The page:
Restaurants in British Columbia
Because of its privileged location, British Columbia is a bountiful region, which means that you can sample excellent produce (try the locally-grown berries), dairy, baked goods and seafood when you visit. Restaurants in British Columbia also offer interesting beverages from the many breweries, wineries and cideries in the area.
Asian food is highly popular in Vancouver, and Zest Japanese Cuisine is one of the best options for upscale dishes like the duck breast carpaccio and spring salmon misozuke. Their award-winning wine list features varietals from all over the world, as well as from British Columbia wineries. Victoria has some of the best restaurants in British Columbia. A popular option is having afternoon tea at the Fairmont Express Hotel. Those looking for a heartier taste of England can try fish and chips at Garrick’s Head Pub or their homemade shepherd’s pie, a Victoria institution as old as Canada itself.
Among the dim sum temples, noodle huts, and Korean barbecue joints that make up suburban Richmond’s Asian culinary scene, this one remains a local favorite. Don’t miss the mushroom dumplings and clay-pot chicken.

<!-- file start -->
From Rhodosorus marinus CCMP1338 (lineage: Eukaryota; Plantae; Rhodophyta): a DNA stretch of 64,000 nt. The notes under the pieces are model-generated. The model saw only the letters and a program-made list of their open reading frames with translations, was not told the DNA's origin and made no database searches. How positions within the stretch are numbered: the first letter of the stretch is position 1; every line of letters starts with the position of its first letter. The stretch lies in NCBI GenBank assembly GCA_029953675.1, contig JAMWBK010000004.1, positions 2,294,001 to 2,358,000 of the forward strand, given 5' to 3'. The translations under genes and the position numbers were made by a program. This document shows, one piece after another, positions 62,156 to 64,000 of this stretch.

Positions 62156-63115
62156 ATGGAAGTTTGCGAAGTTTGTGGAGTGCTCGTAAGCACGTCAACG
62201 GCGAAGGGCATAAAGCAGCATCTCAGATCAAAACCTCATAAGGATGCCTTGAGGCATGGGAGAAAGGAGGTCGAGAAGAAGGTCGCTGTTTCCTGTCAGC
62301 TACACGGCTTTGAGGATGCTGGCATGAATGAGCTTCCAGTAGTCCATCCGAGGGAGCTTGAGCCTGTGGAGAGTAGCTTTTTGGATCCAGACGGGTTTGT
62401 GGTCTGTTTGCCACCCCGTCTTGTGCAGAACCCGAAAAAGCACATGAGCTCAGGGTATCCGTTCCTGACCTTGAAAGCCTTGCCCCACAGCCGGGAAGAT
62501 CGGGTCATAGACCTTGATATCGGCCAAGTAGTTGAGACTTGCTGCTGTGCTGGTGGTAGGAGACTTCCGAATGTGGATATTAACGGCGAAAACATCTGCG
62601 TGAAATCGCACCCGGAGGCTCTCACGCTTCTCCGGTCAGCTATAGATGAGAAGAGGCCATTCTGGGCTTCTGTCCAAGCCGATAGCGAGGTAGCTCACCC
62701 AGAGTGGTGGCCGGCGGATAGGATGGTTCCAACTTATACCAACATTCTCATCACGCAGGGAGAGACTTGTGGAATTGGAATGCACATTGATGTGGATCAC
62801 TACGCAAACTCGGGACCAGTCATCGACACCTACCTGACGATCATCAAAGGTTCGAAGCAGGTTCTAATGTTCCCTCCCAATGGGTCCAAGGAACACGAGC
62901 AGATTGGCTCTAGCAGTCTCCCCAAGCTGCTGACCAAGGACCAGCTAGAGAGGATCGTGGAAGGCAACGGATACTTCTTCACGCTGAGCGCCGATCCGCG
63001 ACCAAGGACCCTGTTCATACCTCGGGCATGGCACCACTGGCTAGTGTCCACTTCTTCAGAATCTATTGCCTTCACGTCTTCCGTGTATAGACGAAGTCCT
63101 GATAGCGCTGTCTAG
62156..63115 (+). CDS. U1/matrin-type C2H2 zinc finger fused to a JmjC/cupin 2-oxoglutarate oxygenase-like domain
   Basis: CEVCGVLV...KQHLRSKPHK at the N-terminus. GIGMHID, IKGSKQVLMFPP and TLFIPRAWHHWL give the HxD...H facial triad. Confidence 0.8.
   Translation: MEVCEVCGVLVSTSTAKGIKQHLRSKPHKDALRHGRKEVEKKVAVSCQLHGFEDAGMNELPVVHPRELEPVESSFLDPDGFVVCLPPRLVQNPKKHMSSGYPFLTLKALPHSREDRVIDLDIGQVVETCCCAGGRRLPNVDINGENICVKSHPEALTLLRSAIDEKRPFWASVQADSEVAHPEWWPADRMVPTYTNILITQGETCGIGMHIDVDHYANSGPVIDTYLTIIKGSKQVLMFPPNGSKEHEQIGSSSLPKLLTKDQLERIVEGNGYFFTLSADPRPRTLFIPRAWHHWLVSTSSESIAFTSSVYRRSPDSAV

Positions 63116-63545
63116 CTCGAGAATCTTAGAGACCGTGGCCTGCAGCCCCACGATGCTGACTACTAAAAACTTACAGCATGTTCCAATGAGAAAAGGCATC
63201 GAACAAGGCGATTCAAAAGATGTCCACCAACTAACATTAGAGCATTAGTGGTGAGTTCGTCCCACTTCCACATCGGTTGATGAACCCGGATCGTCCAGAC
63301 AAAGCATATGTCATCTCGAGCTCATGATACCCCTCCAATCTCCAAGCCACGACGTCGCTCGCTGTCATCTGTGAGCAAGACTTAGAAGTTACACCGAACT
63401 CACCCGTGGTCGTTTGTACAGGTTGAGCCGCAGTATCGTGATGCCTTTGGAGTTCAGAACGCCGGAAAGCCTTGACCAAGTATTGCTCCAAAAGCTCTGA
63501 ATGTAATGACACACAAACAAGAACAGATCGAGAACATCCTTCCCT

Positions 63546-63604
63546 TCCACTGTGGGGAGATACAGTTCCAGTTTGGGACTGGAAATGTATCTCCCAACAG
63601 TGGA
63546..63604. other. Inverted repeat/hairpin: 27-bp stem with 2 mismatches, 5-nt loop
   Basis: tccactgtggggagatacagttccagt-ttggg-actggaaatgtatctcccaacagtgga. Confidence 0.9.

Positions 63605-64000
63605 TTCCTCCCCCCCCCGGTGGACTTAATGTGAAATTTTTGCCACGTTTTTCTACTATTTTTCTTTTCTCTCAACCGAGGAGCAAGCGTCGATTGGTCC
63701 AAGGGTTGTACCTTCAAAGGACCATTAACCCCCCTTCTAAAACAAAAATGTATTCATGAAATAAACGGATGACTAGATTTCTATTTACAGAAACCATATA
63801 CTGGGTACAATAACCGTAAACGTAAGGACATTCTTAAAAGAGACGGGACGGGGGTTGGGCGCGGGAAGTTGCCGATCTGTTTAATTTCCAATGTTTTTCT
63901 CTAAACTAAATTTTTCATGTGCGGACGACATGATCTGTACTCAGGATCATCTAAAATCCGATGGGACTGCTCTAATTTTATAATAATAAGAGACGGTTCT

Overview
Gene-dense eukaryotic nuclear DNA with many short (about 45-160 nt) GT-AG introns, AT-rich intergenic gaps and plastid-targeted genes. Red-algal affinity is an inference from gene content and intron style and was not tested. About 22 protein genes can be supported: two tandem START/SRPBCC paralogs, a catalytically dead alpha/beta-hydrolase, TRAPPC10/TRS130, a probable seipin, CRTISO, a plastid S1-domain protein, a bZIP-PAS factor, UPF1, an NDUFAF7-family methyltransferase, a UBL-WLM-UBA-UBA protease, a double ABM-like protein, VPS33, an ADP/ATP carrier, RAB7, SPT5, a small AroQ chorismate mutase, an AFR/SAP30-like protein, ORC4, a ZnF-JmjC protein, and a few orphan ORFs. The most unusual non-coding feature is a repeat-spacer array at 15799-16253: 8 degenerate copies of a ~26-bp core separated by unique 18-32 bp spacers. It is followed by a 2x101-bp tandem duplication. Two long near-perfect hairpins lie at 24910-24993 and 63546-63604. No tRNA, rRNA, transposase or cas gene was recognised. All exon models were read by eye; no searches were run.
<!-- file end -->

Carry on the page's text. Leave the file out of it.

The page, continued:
Part of Glowbal Group’s ever-expanding empire (which also includes Sanafir and Coast) this downtown Italian restaurant is a popular choice for both business lunches and group dinners.
Chef An’s dishes are based on traditional Thai recipes and focus on four flavor profiles – hot, sour, sweet, and salty. The chef’s menu allows diners to try five or more savory dishes like steamed mussels with lemongrass and Thai basil or Fraser Valley duck curry.
A bowl of this restaurant’s hearty mascarpone-and-mushroom ravioli, along with a glass of B.C. Pinot (Noir or Gris), can make a layover here seem almost pleasurable.
Locally sourced seafood, a perfect patio, and white-linen service define this snappy spot on the seawall at False Creek.
Though every Vancouverite has a different (equally strong) opinion about the city’s best sushi-and-Japanese restaurant, the upscale, hip Kingyo gets consistently high marks.
The inn is best known—and deservedly so—for its restaurant, where chef Sam Benedetto works wonders using almost exclusively island ingredients: that means no olive oil, no citrus, no produce that can’t be grown in the inn’s expansive garden.
Located in a former warehouse, Blue Water Café serves fresh regional seafood in an industrial-chic dining room designed with exposed ceiling ducts, large wooden pillars, and brick walls lined with original artwork.
A maritime-style tavern filled with acres of worn wood, flickering oil lamps, and a winningly retro vibe (tableside Caesar salad service; a pianist playing “Theme from St. Elsewhere”).